Who knew that the same group I made the silver stars for (see my March 9th post) would be a bunch of knitting maniacs? And I hadn't brought my knitting. Oy. So I was forced to watch while we all hung out, and saw scarves and socks growing while my own fingers just itched.
At one point I overheard a conversation...something about "fish lips." What? Huh? I just had to interrupt, and eventually heard they were talking about something called the "Fish Lips Kiss" heel pattern for knitting sock heels. Yes, you heard that right. It's not a typo. That's the name: The Fish Lips Kiss Heel method.
Well, really. With a name like that, who could resist finding out more? Thank you to Z and others who filled me in on this. I realize I may be the only person in the knitting community who has NOT heard of this method, but now I have. Apparently, the name comes from the fact that the heel looks a lot like our pooched-out squishy lips when we try to make fun of fish. (I mean, don't you spend a lot of time making fun of fish? No? What's wrong with you?) Or so I've been told...I haven't actually read this myself.
If you're curious. the pattern is only $1 and can be bought on Ravelry. And if you knit and you haven't heard of Ravelry, run...do not walk...over there. It's a fabulous resource for knitters and I even share rugs I've hooked. They serve crocheters as well, plus a bunch of other great things like a zillion specialty groups.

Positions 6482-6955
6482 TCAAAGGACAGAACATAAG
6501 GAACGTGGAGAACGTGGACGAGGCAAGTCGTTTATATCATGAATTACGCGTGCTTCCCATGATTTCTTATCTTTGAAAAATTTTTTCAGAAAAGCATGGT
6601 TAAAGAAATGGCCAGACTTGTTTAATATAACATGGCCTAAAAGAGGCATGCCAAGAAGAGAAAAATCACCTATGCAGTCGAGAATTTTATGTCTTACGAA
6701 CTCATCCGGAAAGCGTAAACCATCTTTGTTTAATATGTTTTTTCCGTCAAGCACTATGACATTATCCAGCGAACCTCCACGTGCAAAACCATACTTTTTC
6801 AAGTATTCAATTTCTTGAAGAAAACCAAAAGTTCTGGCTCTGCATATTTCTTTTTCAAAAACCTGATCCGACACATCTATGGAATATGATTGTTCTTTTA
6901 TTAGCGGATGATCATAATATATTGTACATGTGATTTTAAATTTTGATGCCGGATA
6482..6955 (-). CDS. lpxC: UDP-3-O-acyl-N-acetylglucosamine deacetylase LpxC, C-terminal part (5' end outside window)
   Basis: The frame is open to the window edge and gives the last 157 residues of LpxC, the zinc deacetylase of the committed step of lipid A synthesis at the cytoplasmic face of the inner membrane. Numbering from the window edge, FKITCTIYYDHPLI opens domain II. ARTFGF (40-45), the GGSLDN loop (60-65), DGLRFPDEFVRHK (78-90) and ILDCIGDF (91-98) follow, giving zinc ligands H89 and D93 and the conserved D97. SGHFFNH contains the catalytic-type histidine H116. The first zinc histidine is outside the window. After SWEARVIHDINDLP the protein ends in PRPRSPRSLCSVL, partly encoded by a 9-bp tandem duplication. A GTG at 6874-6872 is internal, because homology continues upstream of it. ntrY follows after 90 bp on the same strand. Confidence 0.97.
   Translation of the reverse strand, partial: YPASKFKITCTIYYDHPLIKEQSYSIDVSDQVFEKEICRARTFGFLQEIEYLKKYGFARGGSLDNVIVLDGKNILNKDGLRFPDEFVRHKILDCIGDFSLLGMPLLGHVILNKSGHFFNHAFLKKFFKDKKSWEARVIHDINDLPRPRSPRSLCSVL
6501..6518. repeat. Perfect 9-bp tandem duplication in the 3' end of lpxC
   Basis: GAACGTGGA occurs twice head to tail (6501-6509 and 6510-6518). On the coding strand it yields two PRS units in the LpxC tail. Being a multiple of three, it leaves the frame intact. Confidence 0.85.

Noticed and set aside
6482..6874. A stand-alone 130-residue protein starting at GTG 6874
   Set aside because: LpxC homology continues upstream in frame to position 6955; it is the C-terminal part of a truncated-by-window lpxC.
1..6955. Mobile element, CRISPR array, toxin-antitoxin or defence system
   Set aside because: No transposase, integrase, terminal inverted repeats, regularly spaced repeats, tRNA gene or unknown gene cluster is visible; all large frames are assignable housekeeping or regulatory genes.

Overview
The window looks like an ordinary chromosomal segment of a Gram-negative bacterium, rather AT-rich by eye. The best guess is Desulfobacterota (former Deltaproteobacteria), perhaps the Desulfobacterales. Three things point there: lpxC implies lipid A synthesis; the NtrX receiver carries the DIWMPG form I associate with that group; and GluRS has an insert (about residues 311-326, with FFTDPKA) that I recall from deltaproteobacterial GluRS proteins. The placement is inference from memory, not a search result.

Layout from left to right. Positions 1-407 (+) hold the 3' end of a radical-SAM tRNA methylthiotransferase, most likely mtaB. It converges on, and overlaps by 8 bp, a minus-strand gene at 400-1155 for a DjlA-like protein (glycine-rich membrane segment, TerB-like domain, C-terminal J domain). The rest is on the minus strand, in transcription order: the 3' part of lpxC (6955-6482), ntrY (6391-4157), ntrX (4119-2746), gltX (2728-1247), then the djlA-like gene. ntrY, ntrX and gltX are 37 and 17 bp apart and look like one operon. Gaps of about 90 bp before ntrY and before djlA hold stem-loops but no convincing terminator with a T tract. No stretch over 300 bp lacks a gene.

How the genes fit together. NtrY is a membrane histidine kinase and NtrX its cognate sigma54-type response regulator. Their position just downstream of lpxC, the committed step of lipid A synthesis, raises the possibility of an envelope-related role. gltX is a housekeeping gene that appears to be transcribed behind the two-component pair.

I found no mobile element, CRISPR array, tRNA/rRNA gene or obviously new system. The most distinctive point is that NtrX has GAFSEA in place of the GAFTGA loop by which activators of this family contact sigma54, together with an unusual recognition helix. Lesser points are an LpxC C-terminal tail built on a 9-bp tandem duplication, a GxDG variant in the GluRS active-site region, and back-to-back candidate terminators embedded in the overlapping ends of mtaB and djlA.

So after buying this $1 pattern about fish lips, I decided to try it on these socks:
Bear in mind I've had these socks underway for over a year. I've made a zillion socks and I've never been this stalled on a pair...not sure why, but now I have renewed ambition.
(Ahem...if you are noticing that I am avoiding the new rug hooking project, you are sadly correct. I will remedy that on Thursday as I'm too busy to confront my admitted intimidation before then.)
Part of the process involves making a cardboard pattern of one's foot, which I did this afternoon. I love this idea. I am a long way from reaching the heel, so I'll have to work at this for a bit and then I can try this new pattern. Stay tuned.
[NOTE: I love comments, so feel free to make 'em, especially if you've ever done a Fish Lips Kiss Heel. Or even if you haven't.]
If you are a practitioner of mindfulness meditation, check out this helpful post which contains three wonderful infographics. It takes only a moment and is well worth it.
Although I haven't gotten very far, I did get the rug started as promised yesterday. I had vowed to pull "at least 6 loops." Probably I maxed out at 46 loops--but the point is, I started. No more Blank Page Syndrome. However, there's not enough to show here as so far it's too skimpy until I get going with something other than one line of loops.
Right away though, I ran into problems with color. What a lot I have to learn about color. I think this rug will be a great teacher. I envision a lot of ripping out as I go, due to the need for experimentation and evaluation.